There are about 850 ficus species in the plants' genus, all belonging to the Moraceae family. However, the weeping fig (Ficus benjamina, USDA hardiness zone 10 to 12 if grown outside) is what most people refer to when speaking of a ficus. Its green, shiny, mid-sized leaves are dense, and the benjamina also offers a variegated-leaf variety. From college dorms to sophisticated living rooms, the Ficus benjamina adds life to a room, is easy to care for and for a decorative touch, you can braid the trunks of the ficus, creating an exotic visual. Best kept as an indoor plant, Ficus benjamina suffers from only a few pests, but the white spots on the ficus leaves are usually a good thing.
Recognizing the Different White Spots
Plants store energy through photosynthesis, converting light into energy, promoting growth. Occasionally little white specks appear on the upper portion of the leaf, close to the vein. These are known as cystoliths, and are actually calcium carbonate crystals. They aid in photosynthesis by scattering light throughout the leaf. Because the ficus's leaves contain all three minerals necessary for extended life, the plant can survive in a multitude of climates, from rainforests to clifftops, aided by cystoliths. Do not brush or pick them off the leaves.
A messier problem affecting ficus benjamina is powdery mildew. It starts out as white spots, but over time morphs into white patches that cover a majority of the upper side of the leaves. Indoor plants aren't as susceptible to this disease as outdoor varieties because the spores are carried by the wind throughout the garden. However, if you find powdery mildew on your ficus leaves, spray them with neem oil, or mix 1 teaspoon of baking soda with a quart of water and spray thoroughly.
Ficus Insect Infestation
Mealy bugs, those small, pale insects burrowing on the underside of your ficus leaves and where the leaf attaches itself to the stem are at war with your plant – and they usually win. They move very slowly and cover themselves and their eggs with a white material that looks like cotton. They suck ficus sap, disfiguring the plant and often causing its death. Their waxy coat makes them impervious to insecticides.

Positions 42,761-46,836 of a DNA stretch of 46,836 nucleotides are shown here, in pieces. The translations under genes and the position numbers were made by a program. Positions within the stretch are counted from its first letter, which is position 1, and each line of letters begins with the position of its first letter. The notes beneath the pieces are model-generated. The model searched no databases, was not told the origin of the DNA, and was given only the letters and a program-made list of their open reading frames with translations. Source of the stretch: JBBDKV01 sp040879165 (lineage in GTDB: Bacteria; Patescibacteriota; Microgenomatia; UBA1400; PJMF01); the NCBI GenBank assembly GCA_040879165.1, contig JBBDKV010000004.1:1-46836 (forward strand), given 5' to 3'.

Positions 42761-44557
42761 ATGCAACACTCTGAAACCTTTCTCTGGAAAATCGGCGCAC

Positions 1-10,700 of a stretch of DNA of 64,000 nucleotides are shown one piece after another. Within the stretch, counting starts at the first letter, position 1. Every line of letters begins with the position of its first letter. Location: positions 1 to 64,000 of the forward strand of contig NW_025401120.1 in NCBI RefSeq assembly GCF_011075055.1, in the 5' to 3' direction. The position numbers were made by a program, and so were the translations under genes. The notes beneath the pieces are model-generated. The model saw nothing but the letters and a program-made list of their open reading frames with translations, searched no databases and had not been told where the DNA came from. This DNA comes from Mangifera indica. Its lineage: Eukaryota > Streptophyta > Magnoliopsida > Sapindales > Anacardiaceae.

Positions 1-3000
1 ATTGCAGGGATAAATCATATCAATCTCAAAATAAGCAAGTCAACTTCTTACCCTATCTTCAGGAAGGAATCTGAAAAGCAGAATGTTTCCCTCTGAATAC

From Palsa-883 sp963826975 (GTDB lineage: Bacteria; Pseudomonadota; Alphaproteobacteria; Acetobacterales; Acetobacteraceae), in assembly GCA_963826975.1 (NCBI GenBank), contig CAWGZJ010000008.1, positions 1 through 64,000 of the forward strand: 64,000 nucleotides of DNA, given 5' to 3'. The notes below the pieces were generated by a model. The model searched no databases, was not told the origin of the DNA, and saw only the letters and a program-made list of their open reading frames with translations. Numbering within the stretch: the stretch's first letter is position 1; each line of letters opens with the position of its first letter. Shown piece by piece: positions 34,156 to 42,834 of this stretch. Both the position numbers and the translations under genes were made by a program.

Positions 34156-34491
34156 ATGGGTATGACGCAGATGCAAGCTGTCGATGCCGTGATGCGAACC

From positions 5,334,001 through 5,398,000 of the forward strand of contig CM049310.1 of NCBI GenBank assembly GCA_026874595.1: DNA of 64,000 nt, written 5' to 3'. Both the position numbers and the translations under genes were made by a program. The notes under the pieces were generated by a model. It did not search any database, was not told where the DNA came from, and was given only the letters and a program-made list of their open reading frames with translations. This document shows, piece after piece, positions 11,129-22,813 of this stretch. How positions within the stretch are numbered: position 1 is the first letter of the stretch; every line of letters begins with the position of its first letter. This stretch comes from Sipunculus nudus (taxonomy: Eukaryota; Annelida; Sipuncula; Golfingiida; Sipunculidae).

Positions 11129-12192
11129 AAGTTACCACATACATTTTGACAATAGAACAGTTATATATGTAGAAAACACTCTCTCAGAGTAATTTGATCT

A cotton swab dipped in alcohol and placed on top of the bug often kills it, as does a forceful stream of water, but this usually just reduces the mealybug population instead of eliminating it. You must separate the ficus from your other plants, examine all nearby plants and try to identify the source of the infestation. A more drastic measure is to destroy the plant altogether. Do not place it in a compost pile or where the bugs can travel.
Getting Rid of Scale
While scales, a hardy insect with either an armored hard shell or a flat soft covering, don't leave white spots on a ficus, they do severe damage to a plant. Appearing as brown bumps, scales produce a sticky substance known as honeydew, which is the first indicator of an infestation. Black, sooty mold grows on the honeydew, compounding the problem. Insecticidal soap works to eliminate young scales, and alcohol swabs are effective against adults. Separate an infected ficus from other plants immediately.
Preventing plant infestation that can permanently damage your ficus starts with introducing your houseplant slowly to the environment. Garden centers are often the originators of plant disease, and you don't want to bring them home with you. If you bring your ficus outdoors, introduce ladybugs as a form of insect control. They are especially effective against scales.
- Leafy Place: Types of Ficus Trees: Outdoors and Indoors Ficus Plants
- Green Experiment Company: What Are The White Spots on My Rubber Plant?
- U.S. National Library of Medicine: Mineral Deposits in Ficus Leaves
- University of California Master Gardener Program of Contra Costa County: Ficua Benjamina vs. Mealybugs